While visiting the Tuscarora Nation—the smallest of the Haudenosaunee (Iroquois) communities in western New York—in 1913, Joseph Dixon photographed six individuals, and those images became part of the Wanamaker Collection of Native American photographs, now housed at the Mathers Museum of World Cultures.
While viewing the collection a few years ago, Joe and Fileve Palmer Stahlman discovered a photograph of Joe’s great-great-grandfather, Jefferson Chew.
“Stirring the Pot: Bringing the Wanamakers Home” is a photo essay of their work to return those six images of Tuscarora ancestors to their descendants. The Stahlmans also want to learn more about the individuals in the images through conversations with descendants—what they call a form of digital repatriation.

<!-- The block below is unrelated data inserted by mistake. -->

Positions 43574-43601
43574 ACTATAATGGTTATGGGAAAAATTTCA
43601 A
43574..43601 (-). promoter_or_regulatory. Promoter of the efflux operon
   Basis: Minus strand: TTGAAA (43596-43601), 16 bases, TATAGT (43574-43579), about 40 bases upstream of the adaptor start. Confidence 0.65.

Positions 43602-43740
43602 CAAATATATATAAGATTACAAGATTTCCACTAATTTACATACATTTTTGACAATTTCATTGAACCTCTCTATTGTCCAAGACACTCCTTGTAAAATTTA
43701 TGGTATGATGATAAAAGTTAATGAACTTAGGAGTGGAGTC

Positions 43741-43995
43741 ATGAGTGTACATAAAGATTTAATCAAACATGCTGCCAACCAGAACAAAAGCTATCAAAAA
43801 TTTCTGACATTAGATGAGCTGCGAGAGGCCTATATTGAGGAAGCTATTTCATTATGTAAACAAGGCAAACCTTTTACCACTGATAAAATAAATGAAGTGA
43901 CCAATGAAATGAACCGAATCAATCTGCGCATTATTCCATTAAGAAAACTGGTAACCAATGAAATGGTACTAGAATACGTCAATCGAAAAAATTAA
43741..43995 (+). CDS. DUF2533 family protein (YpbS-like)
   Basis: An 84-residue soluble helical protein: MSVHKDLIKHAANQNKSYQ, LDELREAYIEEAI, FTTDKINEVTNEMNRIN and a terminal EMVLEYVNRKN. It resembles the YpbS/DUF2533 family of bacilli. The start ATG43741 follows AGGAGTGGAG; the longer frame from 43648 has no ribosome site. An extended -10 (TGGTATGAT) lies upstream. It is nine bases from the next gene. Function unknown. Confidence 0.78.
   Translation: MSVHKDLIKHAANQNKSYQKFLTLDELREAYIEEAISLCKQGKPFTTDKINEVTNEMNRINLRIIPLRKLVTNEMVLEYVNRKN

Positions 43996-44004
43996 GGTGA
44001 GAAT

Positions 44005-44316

Courtesy Mathers Museum of World Cultures
Patti Fischer, of the Tuscarora Nation, is seen here holding a photograph of Pat Wegerski who is then holding a photograph of Jefferson Chew.
“The participant’s gifts of memory should not be the final reading of these complex images and how they came to be, but another discussion point in a wide array of interweaving between the past and our present, and if we are fortunate, a morsel for remembrance in the future,” noted the Stahlmans in information about the exhibit.
Indiana University’s Mathers Museum of World Cultures is located at 416 N Indiana Ave. in Bloomington, Indiana. Admission is free.
On March 25, from 4:30-5:30 p.m., the Stahlmans and members of the Tuscarora Nation will discuss the exhibit at the museum.
The exhibit will be on display through May 27, 2016.